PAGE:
“I’m bored” is a refrain many students now on summer vacation will inevitably proclaim. Remarkably, it only takes a few days into the summer break for this declaration to be issued. But if liberty from the tyranny of school is all students yearn for, why then does the onset of boredom come about so quickly?
It seems to me that boredom manifests itself as the result of three different (but somewhat linked) feelings or perceptions:
1. A lack of purpose.
2. Nothing happening.
3. Too much happening.
Each of these conditions of boredom is exceptionally intriguing and worthy of unpacking, but in this post, I will focus on number three.
In his book Silence in the Age of Noise, Erling Kagge addresses this third form of boredom calling it a kind of “experiential poverty” which results from always chasing the next high in which people “…carry on seeking increasingly more powerful experiences.” I find this to be a particularly poignant observation, that more is less, especially in the area of Houston which I live and work where many of people can provide any number of exciting and exotic experiences for themselves.
“The idea that boredom can be avoided by constantly pursuing something new, being available around the clock, sending messages and clicking further, watching something you haven’t seen yet, is naive.”
Yet this is what most people attempt to provide to themselves and their children. If the pre-activities of your child’s 8th-grade dance involves being chauffeured around by a limousine, a photo shoot at the lake, and a meal at a restaurant where the average entree is $50, what do kids have to look forward to? Or vacations? Or sports experience? Or a massive haul of birthday gifts?
And the same is true for adults. Perhaps it is the latest tech-gadget, online stimulant, dining/bar experience, cruise, vehicle, corporate climb, thrill-seeking, gambling, or social media grooming.
Paradoxically, the more you try to avoid boredom, the more bored you become.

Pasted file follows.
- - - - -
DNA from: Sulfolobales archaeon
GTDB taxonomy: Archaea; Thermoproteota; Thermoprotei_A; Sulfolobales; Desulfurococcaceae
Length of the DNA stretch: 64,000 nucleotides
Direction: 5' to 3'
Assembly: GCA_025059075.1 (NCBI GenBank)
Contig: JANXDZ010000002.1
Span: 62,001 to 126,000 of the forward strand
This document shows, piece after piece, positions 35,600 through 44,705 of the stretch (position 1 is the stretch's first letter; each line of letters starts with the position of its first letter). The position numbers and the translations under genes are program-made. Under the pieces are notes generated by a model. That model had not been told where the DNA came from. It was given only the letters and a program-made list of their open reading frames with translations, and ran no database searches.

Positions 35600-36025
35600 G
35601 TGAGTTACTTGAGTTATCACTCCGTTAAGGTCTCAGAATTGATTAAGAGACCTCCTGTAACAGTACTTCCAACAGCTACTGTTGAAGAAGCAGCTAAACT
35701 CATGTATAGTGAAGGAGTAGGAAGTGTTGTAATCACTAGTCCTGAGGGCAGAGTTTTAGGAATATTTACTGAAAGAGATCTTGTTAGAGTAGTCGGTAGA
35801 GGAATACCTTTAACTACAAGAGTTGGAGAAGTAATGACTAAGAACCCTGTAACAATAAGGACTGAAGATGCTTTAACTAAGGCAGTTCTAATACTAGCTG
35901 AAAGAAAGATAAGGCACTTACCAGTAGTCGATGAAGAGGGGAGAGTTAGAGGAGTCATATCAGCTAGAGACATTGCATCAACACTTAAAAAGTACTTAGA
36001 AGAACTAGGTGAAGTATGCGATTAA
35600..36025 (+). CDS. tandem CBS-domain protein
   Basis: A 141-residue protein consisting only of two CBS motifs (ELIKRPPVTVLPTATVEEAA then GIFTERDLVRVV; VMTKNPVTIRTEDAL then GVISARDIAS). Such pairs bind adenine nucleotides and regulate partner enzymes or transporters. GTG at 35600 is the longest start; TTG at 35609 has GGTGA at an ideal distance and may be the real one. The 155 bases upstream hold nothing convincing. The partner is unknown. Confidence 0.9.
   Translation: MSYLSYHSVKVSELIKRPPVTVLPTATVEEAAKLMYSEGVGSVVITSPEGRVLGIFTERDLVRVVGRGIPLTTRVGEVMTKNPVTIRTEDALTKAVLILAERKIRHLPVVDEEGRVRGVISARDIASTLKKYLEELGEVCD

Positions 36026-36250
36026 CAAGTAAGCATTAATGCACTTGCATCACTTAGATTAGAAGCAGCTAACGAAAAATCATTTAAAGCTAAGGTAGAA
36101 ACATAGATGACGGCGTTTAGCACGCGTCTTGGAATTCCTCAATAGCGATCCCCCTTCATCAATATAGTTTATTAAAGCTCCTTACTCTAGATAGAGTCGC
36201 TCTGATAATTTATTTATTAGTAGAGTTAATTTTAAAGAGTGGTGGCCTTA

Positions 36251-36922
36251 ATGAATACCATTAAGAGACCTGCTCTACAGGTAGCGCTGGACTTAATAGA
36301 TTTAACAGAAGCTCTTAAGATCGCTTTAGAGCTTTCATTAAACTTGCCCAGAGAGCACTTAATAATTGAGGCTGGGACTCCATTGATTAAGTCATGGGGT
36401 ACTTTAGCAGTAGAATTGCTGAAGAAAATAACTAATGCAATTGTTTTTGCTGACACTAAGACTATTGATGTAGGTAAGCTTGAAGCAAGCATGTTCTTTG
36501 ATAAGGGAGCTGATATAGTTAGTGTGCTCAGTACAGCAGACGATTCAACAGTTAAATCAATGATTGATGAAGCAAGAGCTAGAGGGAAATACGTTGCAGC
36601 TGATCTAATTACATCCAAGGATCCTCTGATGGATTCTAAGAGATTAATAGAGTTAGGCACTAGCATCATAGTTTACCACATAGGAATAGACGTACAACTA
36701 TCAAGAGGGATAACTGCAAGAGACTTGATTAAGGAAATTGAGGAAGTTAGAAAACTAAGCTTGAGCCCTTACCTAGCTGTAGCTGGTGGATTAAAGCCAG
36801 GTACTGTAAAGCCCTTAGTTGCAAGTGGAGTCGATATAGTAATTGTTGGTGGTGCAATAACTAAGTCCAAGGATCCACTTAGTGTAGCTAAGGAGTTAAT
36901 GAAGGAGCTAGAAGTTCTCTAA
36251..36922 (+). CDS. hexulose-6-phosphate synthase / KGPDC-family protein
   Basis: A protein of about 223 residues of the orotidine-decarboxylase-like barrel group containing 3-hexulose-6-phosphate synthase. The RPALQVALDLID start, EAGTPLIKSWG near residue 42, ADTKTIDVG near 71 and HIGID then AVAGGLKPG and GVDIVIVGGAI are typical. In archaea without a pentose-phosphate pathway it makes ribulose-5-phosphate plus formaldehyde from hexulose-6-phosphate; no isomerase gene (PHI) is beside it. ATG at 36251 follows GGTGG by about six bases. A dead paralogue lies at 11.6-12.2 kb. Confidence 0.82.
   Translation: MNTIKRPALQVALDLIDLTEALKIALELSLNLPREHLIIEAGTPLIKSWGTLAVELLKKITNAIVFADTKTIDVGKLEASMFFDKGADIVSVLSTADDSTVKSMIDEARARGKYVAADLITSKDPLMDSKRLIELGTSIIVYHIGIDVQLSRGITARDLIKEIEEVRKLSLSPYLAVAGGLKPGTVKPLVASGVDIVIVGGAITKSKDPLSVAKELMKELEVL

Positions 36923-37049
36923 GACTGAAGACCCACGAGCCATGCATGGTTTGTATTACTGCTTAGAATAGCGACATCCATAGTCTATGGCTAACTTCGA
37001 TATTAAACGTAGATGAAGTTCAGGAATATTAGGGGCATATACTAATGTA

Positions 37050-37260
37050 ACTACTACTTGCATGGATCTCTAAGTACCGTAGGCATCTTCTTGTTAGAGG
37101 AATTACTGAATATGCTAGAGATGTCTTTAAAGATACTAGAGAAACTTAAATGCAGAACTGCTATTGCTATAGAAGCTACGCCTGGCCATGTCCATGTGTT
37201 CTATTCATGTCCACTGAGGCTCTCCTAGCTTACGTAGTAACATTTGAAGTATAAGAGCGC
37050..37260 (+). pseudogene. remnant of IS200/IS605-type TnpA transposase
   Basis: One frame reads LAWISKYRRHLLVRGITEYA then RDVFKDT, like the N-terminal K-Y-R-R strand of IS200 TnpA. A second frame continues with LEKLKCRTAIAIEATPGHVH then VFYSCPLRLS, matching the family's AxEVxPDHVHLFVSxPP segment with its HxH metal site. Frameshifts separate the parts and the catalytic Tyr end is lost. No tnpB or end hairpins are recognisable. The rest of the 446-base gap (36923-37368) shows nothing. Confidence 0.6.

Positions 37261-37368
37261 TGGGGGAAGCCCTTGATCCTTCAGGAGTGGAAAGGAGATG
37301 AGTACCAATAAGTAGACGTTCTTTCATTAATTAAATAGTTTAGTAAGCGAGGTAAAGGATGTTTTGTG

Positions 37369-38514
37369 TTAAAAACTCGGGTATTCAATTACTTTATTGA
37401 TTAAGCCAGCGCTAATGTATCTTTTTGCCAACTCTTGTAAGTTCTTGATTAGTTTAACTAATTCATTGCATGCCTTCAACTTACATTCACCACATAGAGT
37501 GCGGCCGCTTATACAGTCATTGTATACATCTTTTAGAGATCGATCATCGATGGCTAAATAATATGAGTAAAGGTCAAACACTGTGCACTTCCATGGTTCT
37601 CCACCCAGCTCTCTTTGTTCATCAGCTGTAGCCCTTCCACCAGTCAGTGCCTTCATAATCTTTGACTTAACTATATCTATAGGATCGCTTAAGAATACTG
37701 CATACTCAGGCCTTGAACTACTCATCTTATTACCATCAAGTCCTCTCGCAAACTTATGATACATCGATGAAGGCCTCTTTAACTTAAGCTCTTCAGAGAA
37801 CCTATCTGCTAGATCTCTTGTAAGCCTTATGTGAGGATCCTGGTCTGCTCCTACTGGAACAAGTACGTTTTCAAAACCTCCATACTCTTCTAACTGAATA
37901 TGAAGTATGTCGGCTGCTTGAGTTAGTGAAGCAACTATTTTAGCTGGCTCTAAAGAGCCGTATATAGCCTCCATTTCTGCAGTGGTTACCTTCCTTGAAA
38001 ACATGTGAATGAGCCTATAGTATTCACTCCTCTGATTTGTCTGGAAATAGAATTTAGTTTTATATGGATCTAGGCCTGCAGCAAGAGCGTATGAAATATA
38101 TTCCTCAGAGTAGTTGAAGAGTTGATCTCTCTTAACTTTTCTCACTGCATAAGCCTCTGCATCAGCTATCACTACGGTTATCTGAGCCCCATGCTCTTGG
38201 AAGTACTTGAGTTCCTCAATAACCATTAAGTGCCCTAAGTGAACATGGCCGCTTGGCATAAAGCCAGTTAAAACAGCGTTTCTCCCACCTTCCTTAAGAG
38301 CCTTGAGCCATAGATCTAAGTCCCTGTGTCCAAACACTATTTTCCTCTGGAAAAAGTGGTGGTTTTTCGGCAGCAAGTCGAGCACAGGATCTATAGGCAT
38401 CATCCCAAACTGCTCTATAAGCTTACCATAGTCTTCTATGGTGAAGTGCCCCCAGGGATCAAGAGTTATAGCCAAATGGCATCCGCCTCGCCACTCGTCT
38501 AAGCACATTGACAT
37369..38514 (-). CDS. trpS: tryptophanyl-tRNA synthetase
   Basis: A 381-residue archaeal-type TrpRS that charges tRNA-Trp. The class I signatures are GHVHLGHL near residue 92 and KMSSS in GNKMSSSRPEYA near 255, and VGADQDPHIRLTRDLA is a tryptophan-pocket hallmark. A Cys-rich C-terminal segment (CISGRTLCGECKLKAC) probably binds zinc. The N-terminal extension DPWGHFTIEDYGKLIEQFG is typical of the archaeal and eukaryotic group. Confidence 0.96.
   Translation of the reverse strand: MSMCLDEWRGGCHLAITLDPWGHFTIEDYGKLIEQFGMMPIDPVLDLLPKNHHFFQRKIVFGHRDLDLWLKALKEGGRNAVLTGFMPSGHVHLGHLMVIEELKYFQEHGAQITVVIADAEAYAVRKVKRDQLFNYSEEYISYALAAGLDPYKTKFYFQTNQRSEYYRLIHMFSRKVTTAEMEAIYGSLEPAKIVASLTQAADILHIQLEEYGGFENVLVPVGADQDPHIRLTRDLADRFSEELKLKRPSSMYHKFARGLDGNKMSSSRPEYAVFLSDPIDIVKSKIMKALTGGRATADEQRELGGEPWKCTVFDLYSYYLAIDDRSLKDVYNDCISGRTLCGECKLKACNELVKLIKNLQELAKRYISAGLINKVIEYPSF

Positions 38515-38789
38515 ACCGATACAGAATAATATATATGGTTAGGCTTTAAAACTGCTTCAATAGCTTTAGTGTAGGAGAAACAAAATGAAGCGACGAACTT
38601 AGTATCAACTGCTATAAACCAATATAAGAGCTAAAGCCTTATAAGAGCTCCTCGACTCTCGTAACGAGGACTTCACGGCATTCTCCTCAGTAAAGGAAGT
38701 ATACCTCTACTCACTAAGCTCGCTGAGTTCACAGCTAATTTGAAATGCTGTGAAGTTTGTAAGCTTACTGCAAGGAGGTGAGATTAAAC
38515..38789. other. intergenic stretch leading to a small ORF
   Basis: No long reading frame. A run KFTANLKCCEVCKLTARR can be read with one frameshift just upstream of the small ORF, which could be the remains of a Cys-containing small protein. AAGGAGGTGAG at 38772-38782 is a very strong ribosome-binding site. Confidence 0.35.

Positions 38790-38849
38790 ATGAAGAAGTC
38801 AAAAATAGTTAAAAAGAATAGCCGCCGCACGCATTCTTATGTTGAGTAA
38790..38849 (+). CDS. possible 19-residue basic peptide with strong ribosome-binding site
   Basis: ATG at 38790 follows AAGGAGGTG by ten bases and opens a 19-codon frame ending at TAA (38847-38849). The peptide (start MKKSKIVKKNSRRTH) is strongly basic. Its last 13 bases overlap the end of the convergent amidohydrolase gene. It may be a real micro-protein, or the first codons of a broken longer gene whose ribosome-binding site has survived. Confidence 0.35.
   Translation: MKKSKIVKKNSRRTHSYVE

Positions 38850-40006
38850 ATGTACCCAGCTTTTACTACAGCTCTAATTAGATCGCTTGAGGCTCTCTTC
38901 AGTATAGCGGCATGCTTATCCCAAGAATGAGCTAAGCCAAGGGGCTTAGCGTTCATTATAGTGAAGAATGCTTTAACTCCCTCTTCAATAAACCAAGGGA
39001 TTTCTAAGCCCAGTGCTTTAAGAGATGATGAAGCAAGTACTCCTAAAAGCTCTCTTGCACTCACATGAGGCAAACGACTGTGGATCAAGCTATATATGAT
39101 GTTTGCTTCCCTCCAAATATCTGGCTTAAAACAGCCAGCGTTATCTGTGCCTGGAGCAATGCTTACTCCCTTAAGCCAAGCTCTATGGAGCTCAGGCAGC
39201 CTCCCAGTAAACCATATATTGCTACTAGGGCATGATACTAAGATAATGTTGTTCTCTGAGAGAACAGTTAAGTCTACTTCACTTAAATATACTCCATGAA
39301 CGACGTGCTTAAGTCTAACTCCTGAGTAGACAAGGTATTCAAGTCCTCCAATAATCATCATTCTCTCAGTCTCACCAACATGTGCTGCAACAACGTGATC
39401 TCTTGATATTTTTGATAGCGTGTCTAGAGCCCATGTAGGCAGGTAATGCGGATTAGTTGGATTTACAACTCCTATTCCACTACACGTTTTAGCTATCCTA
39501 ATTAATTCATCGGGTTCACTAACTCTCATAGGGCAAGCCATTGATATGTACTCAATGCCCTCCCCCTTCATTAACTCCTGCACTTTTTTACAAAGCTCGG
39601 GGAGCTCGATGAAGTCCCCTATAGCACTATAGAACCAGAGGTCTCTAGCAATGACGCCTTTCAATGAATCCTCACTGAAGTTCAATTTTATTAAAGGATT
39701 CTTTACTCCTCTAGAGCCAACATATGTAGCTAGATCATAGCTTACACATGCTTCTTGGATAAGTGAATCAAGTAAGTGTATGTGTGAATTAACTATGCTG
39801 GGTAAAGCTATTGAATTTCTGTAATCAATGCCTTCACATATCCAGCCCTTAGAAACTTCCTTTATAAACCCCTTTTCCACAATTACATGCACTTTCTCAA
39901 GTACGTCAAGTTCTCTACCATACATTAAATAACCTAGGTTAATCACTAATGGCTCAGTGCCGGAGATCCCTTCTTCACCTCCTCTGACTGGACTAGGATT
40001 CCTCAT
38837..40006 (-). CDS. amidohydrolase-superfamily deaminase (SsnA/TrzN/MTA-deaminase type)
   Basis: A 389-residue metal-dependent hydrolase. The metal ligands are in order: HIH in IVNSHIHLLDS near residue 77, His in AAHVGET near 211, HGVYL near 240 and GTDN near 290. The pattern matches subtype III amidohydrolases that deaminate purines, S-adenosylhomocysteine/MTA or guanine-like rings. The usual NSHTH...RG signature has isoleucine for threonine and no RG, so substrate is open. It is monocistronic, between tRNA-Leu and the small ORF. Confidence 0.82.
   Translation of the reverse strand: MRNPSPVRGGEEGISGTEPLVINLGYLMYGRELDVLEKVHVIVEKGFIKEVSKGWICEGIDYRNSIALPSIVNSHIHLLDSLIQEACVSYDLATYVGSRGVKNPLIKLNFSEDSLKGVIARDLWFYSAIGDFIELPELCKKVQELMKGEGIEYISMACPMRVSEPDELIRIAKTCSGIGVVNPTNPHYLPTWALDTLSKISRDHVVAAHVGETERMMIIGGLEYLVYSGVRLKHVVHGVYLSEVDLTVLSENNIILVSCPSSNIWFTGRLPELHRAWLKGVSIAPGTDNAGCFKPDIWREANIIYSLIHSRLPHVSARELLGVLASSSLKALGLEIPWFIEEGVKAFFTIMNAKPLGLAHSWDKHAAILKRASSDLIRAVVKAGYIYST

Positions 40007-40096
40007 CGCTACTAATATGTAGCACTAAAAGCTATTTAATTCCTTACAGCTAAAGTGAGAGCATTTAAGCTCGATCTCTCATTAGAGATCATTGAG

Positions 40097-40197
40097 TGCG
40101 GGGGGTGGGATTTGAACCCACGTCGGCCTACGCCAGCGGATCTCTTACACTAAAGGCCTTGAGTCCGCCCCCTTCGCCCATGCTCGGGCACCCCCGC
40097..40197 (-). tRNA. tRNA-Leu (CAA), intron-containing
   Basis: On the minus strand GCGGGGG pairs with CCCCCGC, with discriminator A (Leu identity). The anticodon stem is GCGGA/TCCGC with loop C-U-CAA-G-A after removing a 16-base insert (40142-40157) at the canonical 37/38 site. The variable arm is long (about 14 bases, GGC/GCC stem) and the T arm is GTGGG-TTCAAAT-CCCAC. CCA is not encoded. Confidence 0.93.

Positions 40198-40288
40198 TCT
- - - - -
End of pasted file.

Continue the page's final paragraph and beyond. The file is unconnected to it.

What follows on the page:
All these points back towards the theme of the book which is the positive value of silence, and especially chapter 9 (social media) and chapter 10 (living simplistically). Clearly, Kagge feels that these kinds of empty distractions separate ourselves from what we might call our true self, which is a self more clear in intention and purpose, more whole and connected, whose lens has been cleaned.
How do we avoid this experiential poverty which leads to boredom? Great question.
“We must take time out, pausing to breathe deeply, shut out the world and use the time to experience ourselves.”
Certainly, this does not mean throwing everything away, becoming a hermit, and moving into a cave somewhere in western Ireland. We are called to be a part of the world, responsible not only to ourselves but to our neighbor as well.
So part of the answer then must then include engagement, first with ourselves and then with those around us. How do we engage ourselves? There are entire books written on that subject, of course, but it begins with a very 21st-century term: unplugging. Only after doing this can we begin introspection through reflection, and only after that can we begin to even peripherally understand ourselves.
Another aspect is surely employing a degree of balance in our lives which nearly every religion and philosophy advocates. This involves living life simply, not only in thought but in action as well. Again, this doesn’t mean move to the closest available cave, but it does mean at the very least curbing your appetites.
I also cannot help but think a person engaged with nature on occasion is better for it. Go out there and get you some skovstilhed, which is Norwegian for the calmness of spirit brought about by being among trees in number, but if you haven’t picked up on my belief in the benefits of spending time in nature on this blog, then you haven’t been paying attention.
Which brings me to my last point, paying attention…to everything; the beauty of a sunset, a couple’s loving regard for each other, the fluttering of a butterfly, how miraculously your chest rises and falls roughly 23,000 times a day, how beyond that blue atmosphere above your head is endless space, how there is a universe in just the small amount of grass and dirt below your feet, and how, somehow, we humans manage to exist within all of it. We live, we love, we hate, we mourn, we hope, we dream, and sadly we distract ourselves from a richer existence which only benefits ourselves and others.